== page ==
The government has defended its decision to delay a revaluation of business rates from 2013 to 2015.

Speaking at a Business, Innovation and Skills Committee, business minister Michael Fallon said there would have been “more losers than winners” had the revaluation taken place this year.

The delay means retailers will have to pay business rates based on rental values from 2008, when the property market was at its peak, for another two years.

High streets minister Brandon Lewis also defended the postponement to the committee, claiming rates bills for retailers would have increased by 1% following the revaluation. “We took the view that stability was more important,” he said.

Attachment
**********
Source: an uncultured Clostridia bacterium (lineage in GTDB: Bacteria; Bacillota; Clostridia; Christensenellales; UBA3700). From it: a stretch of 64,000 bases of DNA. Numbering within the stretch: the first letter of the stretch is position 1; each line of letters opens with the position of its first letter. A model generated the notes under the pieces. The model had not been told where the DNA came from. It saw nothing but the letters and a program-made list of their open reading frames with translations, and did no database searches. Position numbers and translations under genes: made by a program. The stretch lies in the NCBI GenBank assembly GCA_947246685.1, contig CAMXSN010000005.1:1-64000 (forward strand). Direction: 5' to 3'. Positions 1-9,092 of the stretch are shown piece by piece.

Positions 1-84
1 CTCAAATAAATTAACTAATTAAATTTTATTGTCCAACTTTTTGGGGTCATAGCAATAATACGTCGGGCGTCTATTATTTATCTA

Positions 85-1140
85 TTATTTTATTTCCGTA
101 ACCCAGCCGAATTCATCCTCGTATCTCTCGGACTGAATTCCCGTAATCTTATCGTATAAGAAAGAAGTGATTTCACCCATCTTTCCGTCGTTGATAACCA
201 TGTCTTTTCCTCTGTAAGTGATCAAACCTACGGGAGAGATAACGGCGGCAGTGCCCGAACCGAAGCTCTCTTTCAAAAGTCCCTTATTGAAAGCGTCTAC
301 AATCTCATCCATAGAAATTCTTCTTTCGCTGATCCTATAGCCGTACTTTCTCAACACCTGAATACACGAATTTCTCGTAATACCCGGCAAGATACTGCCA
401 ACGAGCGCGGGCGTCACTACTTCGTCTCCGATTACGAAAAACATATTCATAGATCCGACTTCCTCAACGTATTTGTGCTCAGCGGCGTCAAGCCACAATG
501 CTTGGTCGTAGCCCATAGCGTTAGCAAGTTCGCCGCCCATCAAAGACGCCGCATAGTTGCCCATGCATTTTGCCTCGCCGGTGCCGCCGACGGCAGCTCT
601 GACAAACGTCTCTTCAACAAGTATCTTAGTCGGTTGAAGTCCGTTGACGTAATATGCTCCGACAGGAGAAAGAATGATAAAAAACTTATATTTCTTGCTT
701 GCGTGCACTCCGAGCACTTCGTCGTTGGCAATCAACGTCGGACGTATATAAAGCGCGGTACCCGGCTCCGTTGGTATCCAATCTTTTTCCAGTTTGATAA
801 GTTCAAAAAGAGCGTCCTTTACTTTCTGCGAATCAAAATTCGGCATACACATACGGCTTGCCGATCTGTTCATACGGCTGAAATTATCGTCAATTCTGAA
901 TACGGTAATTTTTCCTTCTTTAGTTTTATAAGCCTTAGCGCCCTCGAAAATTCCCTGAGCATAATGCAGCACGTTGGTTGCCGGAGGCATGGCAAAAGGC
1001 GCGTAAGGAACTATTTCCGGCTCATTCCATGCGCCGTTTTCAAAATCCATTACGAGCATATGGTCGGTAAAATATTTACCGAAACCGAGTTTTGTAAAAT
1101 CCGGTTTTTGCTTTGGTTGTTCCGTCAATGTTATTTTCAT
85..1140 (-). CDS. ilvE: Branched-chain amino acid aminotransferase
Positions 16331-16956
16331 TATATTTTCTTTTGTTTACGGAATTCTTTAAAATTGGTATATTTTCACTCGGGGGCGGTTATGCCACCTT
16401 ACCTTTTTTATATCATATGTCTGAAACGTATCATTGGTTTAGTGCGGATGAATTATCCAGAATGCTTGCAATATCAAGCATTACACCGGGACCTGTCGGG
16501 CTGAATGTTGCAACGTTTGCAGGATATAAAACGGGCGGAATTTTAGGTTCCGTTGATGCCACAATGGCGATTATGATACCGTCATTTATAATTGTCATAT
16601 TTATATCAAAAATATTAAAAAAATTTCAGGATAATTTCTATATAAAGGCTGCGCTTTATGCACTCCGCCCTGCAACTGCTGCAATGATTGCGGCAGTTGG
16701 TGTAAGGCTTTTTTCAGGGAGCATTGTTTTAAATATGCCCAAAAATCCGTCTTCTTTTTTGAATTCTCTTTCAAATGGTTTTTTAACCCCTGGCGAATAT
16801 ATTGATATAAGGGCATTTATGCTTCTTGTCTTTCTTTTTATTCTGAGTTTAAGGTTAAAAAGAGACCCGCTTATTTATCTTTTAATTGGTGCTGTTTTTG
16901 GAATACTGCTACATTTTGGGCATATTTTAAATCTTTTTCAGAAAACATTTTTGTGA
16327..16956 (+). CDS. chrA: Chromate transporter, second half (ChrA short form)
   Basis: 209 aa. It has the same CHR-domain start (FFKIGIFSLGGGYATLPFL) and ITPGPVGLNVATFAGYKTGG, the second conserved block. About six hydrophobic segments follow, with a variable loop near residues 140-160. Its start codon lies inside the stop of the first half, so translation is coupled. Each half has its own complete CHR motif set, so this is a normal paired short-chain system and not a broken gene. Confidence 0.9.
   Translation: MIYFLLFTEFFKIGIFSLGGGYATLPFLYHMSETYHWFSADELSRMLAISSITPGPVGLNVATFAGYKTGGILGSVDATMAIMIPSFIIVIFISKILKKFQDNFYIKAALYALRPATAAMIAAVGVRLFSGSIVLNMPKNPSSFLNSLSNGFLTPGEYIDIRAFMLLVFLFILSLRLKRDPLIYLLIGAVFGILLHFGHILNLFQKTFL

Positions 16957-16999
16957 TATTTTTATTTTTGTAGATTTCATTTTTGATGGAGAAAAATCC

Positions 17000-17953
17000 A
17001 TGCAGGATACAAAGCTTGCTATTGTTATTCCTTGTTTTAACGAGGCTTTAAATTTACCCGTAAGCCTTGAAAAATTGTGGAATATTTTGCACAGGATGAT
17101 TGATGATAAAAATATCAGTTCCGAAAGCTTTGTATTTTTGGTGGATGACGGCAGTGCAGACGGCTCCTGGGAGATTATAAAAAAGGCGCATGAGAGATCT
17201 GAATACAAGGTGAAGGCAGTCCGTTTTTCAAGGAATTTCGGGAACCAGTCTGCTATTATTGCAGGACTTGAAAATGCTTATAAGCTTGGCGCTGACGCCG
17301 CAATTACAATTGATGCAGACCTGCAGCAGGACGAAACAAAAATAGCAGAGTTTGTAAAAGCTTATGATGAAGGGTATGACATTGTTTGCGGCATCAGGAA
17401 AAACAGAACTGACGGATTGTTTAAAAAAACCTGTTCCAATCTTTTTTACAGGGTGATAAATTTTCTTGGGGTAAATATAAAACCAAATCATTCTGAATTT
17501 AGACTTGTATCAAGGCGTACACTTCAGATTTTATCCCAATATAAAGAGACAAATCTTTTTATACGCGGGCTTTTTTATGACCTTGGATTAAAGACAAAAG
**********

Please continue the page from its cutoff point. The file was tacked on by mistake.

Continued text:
While giving evidence, Lewis also called on local authorities to use their powers to help town centres and draw up long-term plans for how they want their high street to look.

The suggestion was criticised by Bill Grimsey, former chief executive of Iceland and Wickes, who also gave evidence to the committee. He urged central government to take more responsibility for struggling high streets and called for larger retailers to pay a one-off 0.25% levy on profits to fund a recovery plan for high streets, calling it “payback time”.

The British Retail Consortium welcomed the debate. Director general Helen Dickinson said: “Our members tell us time and again that this disproportionate tax has a crucial bearing on the health of our high streets and the industry’s ability to continue to invest and create local jobs.”